There are so many wonderful vining plants, from flowers like morning glories to vegetables like cucumbers. Although some vines are content to spread across the ground, most appreciate having something to climb. Vines will climb almost anything — from fences to trees — but a trellis is an excellent option. They provide support for vines but are also aesthetically pleasing, relatively easy to put up, and come in a variety of shapes, sizes, and colors. If you’re looking for the best trellis for your plants, there’s no need to be overwhelmed with all your options. We’ll walk you through the process of selecting your trellis.
The most vital function of a trellis is to support your plants. So it’s important to consider which plants will be climbing your trellis and what their needs are. If you already have a particular trellis in mind, you can use this to reverse engineer what plants will pair perfectly with that trellis.
Heavier plants will need a sturdier trellis. While this may seem obvious, it’s an important detail and shouldn’t be overlooked. Light, flowering vines can grow over a trellis of almost any size, shape, or material, but vegetables need more consideration. Arches and A-frame trellises are the sturdiest shape with metal being the strongest material. A thick wooden trellis may also hold up, but it needs to be sealed properly. Keep in mind that especially heavy vegetables, such as pumpkins, may need the additional support of a sling to keep them on the vine. If you’re growing more than one plant on your trellis, remember that it has to be strong enough to support the heaviest thing growing on it.
The more plants you have, the longer your trellis needs to be. A good rule of thumb is to measure the area where you want to place your vining plants and add an inch or two to either side. Trellis fences are an excellent choice for this, especially if your garden borders or looks onto someone else’s property. A trellis fence can actually serve as a cheaper, more aesthetically pleasing privacy fence. If your vines are more spread out or you don’t want a full wall, multiple smaller trellises may be the way to go.
Where your vining plants are located in your garden will also impact which trellis is best for you. If your vines are in one straight line, then a trellis fence or wall is a great option, while vining plants on opposite sides of a pathway are good candidates for an archway. If you have a cluster of vines in the center of our garden, try a trellis tower or a conical trellis. These can be small and simple or large and ornate; they are also sometimes called trellis obelisks.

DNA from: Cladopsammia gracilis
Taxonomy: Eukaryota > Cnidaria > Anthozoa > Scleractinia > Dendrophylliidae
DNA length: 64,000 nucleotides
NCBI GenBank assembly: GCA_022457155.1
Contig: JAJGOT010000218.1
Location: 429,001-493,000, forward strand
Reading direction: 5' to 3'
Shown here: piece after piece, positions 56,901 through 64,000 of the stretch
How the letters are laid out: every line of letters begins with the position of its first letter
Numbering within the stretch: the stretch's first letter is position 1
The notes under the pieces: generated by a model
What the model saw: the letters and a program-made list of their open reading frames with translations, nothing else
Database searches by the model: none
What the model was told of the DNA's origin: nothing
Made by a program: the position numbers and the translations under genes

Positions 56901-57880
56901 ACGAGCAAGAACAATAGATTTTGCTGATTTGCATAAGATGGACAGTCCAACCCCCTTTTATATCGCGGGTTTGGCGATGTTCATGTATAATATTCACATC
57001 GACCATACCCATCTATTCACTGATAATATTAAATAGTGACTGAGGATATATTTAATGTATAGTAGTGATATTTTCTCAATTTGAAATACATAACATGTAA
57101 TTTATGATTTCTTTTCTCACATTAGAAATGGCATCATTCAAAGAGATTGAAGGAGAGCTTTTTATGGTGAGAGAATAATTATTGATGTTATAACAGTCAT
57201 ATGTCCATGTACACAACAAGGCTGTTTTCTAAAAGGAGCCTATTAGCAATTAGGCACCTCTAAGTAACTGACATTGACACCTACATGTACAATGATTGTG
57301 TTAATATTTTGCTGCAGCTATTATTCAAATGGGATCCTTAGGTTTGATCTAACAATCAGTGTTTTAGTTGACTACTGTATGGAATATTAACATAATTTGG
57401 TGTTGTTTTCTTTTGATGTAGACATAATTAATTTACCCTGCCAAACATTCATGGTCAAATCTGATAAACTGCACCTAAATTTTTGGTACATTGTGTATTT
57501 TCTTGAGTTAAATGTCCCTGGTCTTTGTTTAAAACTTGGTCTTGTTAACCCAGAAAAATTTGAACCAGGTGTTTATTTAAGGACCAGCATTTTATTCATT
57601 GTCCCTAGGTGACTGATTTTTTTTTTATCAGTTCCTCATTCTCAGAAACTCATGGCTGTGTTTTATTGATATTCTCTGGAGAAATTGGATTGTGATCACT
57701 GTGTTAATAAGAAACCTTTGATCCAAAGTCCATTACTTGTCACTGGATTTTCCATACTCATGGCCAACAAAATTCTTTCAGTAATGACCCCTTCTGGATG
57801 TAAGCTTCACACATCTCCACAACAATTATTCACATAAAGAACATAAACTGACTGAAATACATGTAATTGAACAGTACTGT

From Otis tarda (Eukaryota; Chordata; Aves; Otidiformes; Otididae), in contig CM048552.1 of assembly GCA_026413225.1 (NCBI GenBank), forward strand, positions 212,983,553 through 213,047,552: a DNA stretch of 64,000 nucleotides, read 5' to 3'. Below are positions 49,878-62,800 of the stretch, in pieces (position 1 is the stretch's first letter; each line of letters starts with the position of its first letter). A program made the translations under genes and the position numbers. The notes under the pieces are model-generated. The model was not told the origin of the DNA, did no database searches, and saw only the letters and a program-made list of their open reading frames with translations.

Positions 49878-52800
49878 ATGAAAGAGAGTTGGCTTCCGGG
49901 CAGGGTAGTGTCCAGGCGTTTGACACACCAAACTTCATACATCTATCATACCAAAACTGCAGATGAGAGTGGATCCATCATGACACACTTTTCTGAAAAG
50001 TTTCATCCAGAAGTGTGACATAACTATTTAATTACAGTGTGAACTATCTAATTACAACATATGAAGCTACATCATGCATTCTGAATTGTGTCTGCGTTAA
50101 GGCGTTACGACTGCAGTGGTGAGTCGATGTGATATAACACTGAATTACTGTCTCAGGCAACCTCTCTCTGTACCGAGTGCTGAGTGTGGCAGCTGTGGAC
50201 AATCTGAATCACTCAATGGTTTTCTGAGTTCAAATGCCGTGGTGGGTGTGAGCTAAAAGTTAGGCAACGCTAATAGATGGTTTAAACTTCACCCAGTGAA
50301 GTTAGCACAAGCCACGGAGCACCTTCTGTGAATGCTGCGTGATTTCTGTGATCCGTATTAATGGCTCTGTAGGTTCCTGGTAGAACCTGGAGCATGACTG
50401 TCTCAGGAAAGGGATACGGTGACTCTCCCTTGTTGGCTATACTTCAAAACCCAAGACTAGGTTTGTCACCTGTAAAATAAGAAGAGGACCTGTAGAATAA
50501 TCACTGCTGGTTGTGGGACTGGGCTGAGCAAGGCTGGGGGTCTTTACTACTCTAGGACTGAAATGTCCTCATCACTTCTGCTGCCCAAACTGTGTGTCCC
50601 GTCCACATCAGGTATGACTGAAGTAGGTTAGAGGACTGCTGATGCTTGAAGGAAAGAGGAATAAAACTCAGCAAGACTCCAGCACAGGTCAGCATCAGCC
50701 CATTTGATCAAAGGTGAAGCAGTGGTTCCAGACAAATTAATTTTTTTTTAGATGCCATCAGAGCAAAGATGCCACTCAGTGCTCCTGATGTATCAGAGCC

Of course, your plants don’t exist in a vacuum. Your trellis has to fit with your overall garden, too. Matching your trellis to any existing aesthetic is fairly easy, but no matter the theme or design you have, here are two other important things to consider.
Climate is an often overlooked factor when choosing a trellis, but it can have potentially disastrous results. Climates that are prone to rain or heavy snow may want to avoid wood trellises. If heavily sealed and painted they can last a year or two but are not a good choice for long-term gardens. In areas with excessive heat or cold, be aware that metal trellises could burn or freeze your plants. Giving a metal trellis some shade in hotter locations is smart, while cold and dry areas should look for wood trellises, and cold and wet climates may fare better with plastic.
The larger your garden, the more room you have to play with shapes and angles. However, smaller gardens can still create unique trellis arrangements with just a bit of consideration. Look for shorter trellises for edges to avoid casting shade over your garden. Consider making use of a single central trellis obelisk or even multiple shorter trellis cones. Arches may not be a great choice for smaller gardens since they tend to be quite large — unless you need them for hefty vegetable vines.
Once you’ve taken these factors into account, you’re ready to choose your trellis. There are many different designs and styles available, so even if your garden isn’t a match for the type of trellis you want, you can still find something similar that will work for you. In the end, all that matters is that you and your plants are happy.
- Gardening 101: Growing citrus trees indoors
- Good, better, best: Outdoor sheds for garden storage
- Do ladybugs eat spider mites? What you need to know
- Homesteaders embrace self-sufficiency for the health of the environment
- Can’t use up all the produce from your harvest? Here are some ideas